Policy Overview

The EU 2030 Climate Target Plan was announced in December 2019 alongside the European Green Deal, and proposed to increase the ambition of the EU’s 2030 GHG target from the 40% target set in 2013 to at least 55%, in order to align with the EU’s new long-term target of carbon neutrality by 2050. It was open to industry lobbying from March 2020 when the EU Commission launched a public consultation to gather stakeholder views on the level of ambition. The target is for “net” emissions reductions, including emissions removals from carbon sinks such as forests, meaning that actual emissions reductions could be lower than 55%.

Policy passed

The majority of corporate and industry lobbying on the proposal was supportive of raising the target’s ambition to 55% emissions reductions by 2030, however, a considerable proportion of EU industry was unsupportive of any increase above 40%.

InfluenceMap Query

GHG Emission Regulation

Policy Status

Inactive: completed

Evidence Profile

1914663116451

European Commission

European Parliament

European Council

Lobbying Overview

Overview of Corporate and Industry Lobbying

The aggregated evidence of corporate and industry lobbying on the update of the 2030 Climate Target shows mostly supportive engagement from most sectors, although with negative lobbying from cross-sector associations and heavy industry.

Long-term Lobbying Trends

The utilities sector appeared to be a powerful positive force for increasing the 2030 target to at least 55%, with highly supportive lobbying in 2019-21 from key industry associations, including Eurelectric and WindEurope, and from corporate actors in the sector such as EDF, Enel and Fortum.

The consumer products and technology sector also strongly supported the more raise to 55% emissions reductions, such as Coca-Cola and Nestlé.

A notable proportion of corporate and industry lobbying was not supportive of increasing the policy’s ambition. This included lobbying from powerful industry associations in 2020 and 2021 such as BusinessEurope, the BDI) and the International Federation of Industrial Energy Consumers (IFIEC), which stress the risk of carbon leakage and the uncertainty and insecurity increased climate ambition would cause for businesses. Industry associations representing heavy industry, such as CEMBUREAU and Eurofer, argued that the challenges outweigh the opportunities that arise from higher ambition and stressed the difficulties in achieving the 55% target.

After Commission adoption

Some entities evolved their positions on the 2030 target after it was formally adopted by the EU Commission in April 2021. Eurofer and the Verband der Chemischen Industrie (German Chemical Industry Association), which had been lobbying negatively on the proposed increase, have become supportive of the new goal.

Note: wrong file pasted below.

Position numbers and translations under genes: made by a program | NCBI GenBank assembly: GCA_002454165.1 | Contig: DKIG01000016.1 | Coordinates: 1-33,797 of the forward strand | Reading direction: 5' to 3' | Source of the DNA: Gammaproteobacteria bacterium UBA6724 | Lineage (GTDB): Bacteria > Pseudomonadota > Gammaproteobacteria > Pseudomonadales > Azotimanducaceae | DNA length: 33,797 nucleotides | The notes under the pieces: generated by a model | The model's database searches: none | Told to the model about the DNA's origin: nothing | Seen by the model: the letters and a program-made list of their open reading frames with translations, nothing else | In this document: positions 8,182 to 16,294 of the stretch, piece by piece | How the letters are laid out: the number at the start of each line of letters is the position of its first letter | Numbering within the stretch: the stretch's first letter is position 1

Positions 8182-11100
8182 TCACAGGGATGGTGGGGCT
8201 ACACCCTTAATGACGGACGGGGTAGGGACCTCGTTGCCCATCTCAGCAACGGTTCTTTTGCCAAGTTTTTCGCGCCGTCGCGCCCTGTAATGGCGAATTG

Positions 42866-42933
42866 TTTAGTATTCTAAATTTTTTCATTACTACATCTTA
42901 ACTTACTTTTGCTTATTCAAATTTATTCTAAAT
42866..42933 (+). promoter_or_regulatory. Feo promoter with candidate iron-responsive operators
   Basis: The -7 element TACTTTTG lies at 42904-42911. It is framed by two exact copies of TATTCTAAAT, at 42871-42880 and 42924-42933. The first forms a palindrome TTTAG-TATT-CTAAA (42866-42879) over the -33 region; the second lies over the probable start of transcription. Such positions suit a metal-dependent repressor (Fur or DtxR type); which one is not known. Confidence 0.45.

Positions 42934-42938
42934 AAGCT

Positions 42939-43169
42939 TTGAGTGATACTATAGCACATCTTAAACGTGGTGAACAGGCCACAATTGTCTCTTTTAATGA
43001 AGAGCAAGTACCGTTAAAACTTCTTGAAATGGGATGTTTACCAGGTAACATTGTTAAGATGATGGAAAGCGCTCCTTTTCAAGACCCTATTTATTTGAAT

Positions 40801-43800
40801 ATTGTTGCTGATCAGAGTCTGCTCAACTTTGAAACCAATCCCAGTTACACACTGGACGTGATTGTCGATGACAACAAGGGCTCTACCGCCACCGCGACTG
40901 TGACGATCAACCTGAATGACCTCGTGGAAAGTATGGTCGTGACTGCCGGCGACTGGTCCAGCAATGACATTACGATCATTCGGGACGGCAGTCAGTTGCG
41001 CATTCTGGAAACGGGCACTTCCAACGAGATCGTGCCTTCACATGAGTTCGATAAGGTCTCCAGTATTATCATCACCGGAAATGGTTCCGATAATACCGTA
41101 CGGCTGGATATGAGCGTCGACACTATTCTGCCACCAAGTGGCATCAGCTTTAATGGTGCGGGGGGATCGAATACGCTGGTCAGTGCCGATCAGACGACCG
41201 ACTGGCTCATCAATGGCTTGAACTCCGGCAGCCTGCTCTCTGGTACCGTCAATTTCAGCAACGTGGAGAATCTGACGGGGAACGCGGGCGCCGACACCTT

Lobbying Impacts on Policy Ambition

By considering the potential scenarios in the EU Commission's original Impact Assessment Report for the 2030 Climate Target, and comparing this to the final proposal, a gauge of the impact of industry lobbying can be taken. In this case, strongly supportive engagement by much of EU industry led to more ambitious positions by the EU Commission, Parliament and Council.

  • 2030 Target: A net target of at least 55% has been approved by EU policymakers, increased from 40%. However, the target is not sufficient to limit warming to 1.5°C, according to a United Nations Environment Programme 2019 report, which estimated that the EU must increase its interim target in 2030 to 68% to comply with the goal.
  • It is possible that lobbying prior to 2019 when the increase was proposed which was unsupportive of increasing the 2030 target above 40%, from entities including Cefic, BusinessEurope and FuelsEurope, dissuaded the EU Commission from proposing a higher target in line with 1.5°C

Policy Progress

The EU Council and Parliament reached an agreement on the 2030 target in April 2021. The target is now being implemented via the ‘Fit for 55 package’.

InfluenceMap Query

GHG Emission Regulation

Policy Status

Inactive: completed

Evidence Profile

1914663116451

European Commission

European Parliament

European Council

Live Lobbying Alerts

Entities Engaged on Policy

The table below lists the entities found to be most engaged with the policy. InfluenceMap tracks over 350 companies and 150 industry associations globally. Each entity name links to its full InfluenceMap profile, where the evidence of its engagement can be found.

Influencemap Performance BandOrganizationEngagement Intensity
C-General Electric31IndustrialsNorth America
C-Shell63EnergyEurope
BApple29Information TechnologyNorth America
CBP60EnergyEurope
CVolkswagen Group54AutomobilesEurope
D-BusinessEurope53All SectorsEurope
C-European Chemical Industry Council (Cefic)58ChemicalsEurope
CEuropean Round Table for Industry (ERT)20All SectorsEurope
D+European Automobile Manufacturers Association (ACEA)40AutomobilesEurope
D-International Federation of Industrial Energy Consumers (IFIEC)35All SectorsEurope